To the Editor :
In “Government Will Ease Limits on Domestic Spying by F.B.I” (front page, May 30), you refer to Cointelpro as a surveillance program that “monitored” various groups. It did much more.
By its own terms, Cointelpro was designed to “disrupt, misdirect, discredit and otherwise neutralize” political and activist groups. Under its auspices, the F.B.I. and local authorities went far beyond passive surveillance; they harassed a vast number of protest groups, infiltrated them with provocateurs, and devised and carried out disinformation campaigns.
Surveillance of political and religious groups is bad enough, and it may well lead to a re-emergence of Cointelpro.
MICHAEL RATNER and MARGARET RATNER KUNSTLER, New York, May 30, 2002
The writers are president and cooperating attorney, respectively, Center for Constitutional Rights.
Text of Article
TRACES OF TERROR: SURVEILLANCE; Government Will Ease Limits On Domestic Spying by F.B.I.
By DON VAN NATTA JR.MAY 30, 2002
As part of a sweeping effort to transform the F.B.I. into a domestic terrorism prevention agency, Attorney General John Ashcroft has decided to relax restrictions on the bureau’s ability to conduct domestic spying in counterterrorism operations, senior government officials said today.
Mr. Ashcroft and Robert S. Mueller III, the director of the Federal Bureau of Investigation, plan to announce on Thursday a broad loosening of the guidelines that restrict the surveillance of religious and political organizations, the officials said. The guidelines were adopted after disclosures of domestic F.B.I. spying under the old Cointelpro program, and for 25 years they have been among the most fundamental limits on the bureau’s conduct.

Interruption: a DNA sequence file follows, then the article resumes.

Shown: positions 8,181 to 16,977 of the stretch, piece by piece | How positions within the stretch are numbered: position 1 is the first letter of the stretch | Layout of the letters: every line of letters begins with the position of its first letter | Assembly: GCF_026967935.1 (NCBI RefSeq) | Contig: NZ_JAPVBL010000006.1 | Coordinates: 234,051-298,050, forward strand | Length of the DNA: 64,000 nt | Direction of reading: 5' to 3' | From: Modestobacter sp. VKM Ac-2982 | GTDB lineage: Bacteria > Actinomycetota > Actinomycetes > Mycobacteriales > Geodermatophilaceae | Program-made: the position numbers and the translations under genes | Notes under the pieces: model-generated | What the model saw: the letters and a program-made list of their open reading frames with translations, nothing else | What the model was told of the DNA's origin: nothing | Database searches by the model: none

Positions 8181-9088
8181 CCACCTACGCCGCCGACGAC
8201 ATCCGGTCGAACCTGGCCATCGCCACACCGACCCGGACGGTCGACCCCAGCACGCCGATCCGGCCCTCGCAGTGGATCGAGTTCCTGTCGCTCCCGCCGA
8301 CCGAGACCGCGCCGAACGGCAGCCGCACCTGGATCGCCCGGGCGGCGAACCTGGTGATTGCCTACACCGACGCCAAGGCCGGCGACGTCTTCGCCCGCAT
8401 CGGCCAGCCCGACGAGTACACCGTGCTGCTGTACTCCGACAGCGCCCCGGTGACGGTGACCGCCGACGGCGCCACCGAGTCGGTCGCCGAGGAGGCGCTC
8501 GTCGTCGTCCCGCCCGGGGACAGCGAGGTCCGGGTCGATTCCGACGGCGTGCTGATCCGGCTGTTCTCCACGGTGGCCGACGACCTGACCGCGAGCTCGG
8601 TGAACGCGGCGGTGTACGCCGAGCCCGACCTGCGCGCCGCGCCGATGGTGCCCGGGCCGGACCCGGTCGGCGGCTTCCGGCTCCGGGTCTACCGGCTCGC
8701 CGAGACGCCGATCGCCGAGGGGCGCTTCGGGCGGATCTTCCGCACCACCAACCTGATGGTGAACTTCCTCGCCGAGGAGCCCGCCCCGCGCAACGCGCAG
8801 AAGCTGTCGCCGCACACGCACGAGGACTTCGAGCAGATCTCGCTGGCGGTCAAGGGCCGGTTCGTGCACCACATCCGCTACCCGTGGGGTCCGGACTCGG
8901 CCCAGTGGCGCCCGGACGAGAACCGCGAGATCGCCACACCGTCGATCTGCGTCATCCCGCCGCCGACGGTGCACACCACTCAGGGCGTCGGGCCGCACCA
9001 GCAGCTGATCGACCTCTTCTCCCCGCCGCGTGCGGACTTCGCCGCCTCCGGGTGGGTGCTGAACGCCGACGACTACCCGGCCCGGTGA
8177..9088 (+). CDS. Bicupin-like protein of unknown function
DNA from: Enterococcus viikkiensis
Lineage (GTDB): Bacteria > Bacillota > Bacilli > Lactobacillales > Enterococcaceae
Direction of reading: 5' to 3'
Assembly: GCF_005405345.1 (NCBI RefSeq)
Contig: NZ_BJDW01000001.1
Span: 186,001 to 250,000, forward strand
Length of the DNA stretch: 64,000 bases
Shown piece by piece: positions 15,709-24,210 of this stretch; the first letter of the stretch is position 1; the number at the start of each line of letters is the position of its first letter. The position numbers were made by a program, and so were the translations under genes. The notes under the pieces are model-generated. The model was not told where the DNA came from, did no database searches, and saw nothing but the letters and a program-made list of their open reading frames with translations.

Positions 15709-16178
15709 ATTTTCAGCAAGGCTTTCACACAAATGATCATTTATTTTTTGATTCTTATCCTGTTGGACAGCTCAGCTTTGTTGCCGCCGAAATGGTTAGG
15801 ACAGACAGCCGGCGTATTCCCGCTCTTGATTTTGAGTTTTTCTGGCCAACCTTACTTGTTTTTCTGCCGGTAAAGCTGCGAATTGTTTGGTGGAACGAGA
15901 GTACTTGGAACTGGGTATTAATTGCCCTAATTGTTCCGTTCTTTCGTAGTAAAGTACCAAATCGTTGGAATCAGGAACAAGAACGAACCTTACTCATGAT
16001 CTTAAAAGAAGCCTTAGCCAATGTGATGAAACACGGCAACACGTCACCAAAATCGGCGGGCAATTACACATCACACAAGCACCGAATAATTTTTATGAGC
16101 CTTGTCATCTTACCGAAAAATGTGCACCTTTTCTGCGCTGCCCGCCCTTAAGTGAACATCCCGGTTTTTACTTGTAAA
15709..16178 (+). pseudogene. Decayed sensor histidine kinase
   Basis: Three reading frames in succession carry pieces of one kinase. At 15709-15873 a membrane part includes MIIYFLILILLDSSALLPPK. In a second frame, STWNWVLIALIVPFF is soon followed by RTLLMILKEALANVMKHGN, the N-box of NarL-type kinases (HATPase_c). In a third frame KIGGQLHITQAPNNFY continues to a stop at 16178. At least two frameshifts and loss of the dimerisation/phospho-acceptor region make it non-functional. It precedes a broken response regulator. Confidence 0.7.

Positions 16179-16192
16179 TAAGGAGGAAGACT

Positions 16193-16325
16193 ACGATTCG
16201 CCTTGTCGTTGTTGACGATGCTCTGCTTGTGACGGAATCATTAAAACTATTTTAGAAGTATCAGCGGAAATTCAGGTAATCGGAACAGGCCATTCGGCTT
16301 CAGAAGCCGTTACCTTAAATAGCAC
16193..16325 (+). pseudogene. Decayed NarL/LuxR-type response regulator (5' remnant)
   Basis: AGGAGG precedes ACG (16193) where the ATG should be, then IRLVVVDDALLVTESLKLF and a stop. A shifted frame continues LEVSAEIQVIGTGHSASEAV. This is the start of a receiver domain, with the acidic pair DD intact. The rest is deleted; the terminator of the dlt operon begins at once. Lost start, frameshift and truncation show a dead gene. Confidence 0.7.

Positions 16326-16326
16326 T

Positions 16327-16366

The revision will shift the power to initiate counterterrorism inquiries from headquarters to the special agents in charge of the 56 field offices, the officials said.
”We are turning the ship 180 degrees from prosecution of crimes as our main focus to the prevention of terrorist acts,” a senior Justice Department official said tonight. ”We want to make sure that we do everything possible to stop the terrorists before they can kill innocent Americans, everything within the bounds of the Constitution and federal law.”
Officials at the American Civil Liberties Union criticized the new guidelines, saying they represent another step by the Bush administration to roll back civil-liberties protections in the name of improving counterterrorism measures.
”These new guidelines say to the American people that you no longer have to be doing something wrong in order to get that F.B.I. knock at your door,” Laura W. Murphy, director of the national office of the A.C.L.U., said. ”The government is rewarding failure. It seems when the F.B.I. fails, the response by the Bush administration is to give the bureau new powers, as opposed to seriously look at why the intelligence and law enforcement failures occurred.”
Under the old guidelines, agents needed to show that they had probable cause or information from an informer that crimes were being committed to begin counterterrorism investigations. Under the new guidelines, agents will be free to search for leads or clues to terrorist activities in public databases or on the Internet.
Under the old guidelines, surfing the Internet for the sole purpose of developing leads was prohibited.
Among other changes, the new guidelines let agents search Web sites and online chat rooms for evidence of terrorists’ planning or other criminal activities, the officials said.